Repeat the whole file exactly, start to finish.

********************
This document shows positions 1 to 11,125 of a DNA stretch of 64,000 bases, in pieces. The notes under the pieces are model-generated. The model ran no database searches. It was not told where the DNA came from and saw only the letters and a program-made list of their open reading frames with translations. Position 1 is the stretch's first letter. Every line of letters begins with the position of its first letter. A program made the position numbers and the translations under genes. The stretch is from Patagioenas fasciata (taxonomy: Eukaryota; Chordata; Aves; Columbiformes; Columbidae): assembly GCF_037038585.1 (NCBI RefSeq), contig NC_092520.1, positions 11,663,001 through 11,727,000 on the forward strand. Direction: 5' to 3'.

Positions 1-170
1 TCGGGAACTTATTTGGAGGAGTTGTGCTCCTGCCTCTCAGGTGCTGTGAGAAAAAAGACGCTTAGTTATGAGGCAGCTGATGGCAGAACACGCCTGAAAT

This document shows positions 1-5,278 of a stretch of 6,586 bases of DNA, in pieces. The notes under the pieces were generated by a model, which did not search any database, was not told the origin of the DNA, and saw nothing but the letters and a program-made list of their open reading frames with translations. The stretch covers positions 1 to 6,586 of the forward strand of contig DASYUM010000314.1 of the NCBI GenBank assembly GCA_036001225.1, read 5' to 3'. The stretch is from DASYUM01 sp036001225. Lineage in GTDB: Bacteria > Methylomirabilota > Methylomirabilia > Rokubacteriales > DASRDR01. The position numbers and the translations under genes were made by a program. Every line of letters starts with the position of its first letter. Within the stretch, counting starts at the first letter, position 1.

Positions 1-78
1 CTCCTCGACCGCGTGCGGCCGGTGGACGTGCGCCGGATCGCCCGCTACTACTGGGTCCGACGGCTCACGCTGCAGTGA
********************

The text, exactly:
This document shows positions 1 to 11,125 of a DNA stretch of 64,000 bases, in pieces. The notes under the pieces are model-generated. The model ran no database searches. It was not told where the DNA came from and saw only the letters and a program-made list of their open reading frames with translations. Position 1 is the stretch's first letter. Every line of letters begins with the position of its first letter. A program made the position numbers and the translations under genes. The stretch is from Patagioenas fasciata (taxonomy: Eukaryota; Chordata; Aves; Columbiformes; Columbidae): assembly GCF_037038585.1 (NCBI RefSeq), contig NC_092520.1, positions 11,663,001 through 11,727,000 on the forward strand. Direction: 5' to 3'.

Positions 1-170
1 TCGGGAACTTATTTGGAGGAGTTGTGCTCCTGCCTCTCAGGTGCTGTGAGAAAAAAGACGCTTAGTTATGAGGCAGCTGATGGCAGAACACGCCTGAAAT

This document shows positions 1-5,278 of a stretch of 6,586 bases of DNA, in pieces. The notes under the pieces were generated by a model, which did not search any database, was not told the origin of the DNA, and saw nothing but the letters and a program-made list of their open reading frames with translations. The stretch covers positions 1 to 6,586 of the forward strand of contig DASYUM010000314.1 of the NCBI GenBank assembly GCA_036001225.1, read 5' to 3'. The stretch is from DASYUM01 sp036001225. Lineage in GTDB: Bacteria > Methylomirabilota > Methylomirabilia > Rokubacteriales > DASRDR01. The position numbers and the translations under genes were made by a program. Every line of letters starts with the position of its first letter. Within the stretch, counting starts at the first letter, position 1.

Positions 1-78
1 CTCCTCGACCGCGTGCGGCCGGTGGACGTGCGCCGGATCGCCCGCTACTACTGGGTCCGACGGCTCACGCTGCAGTGA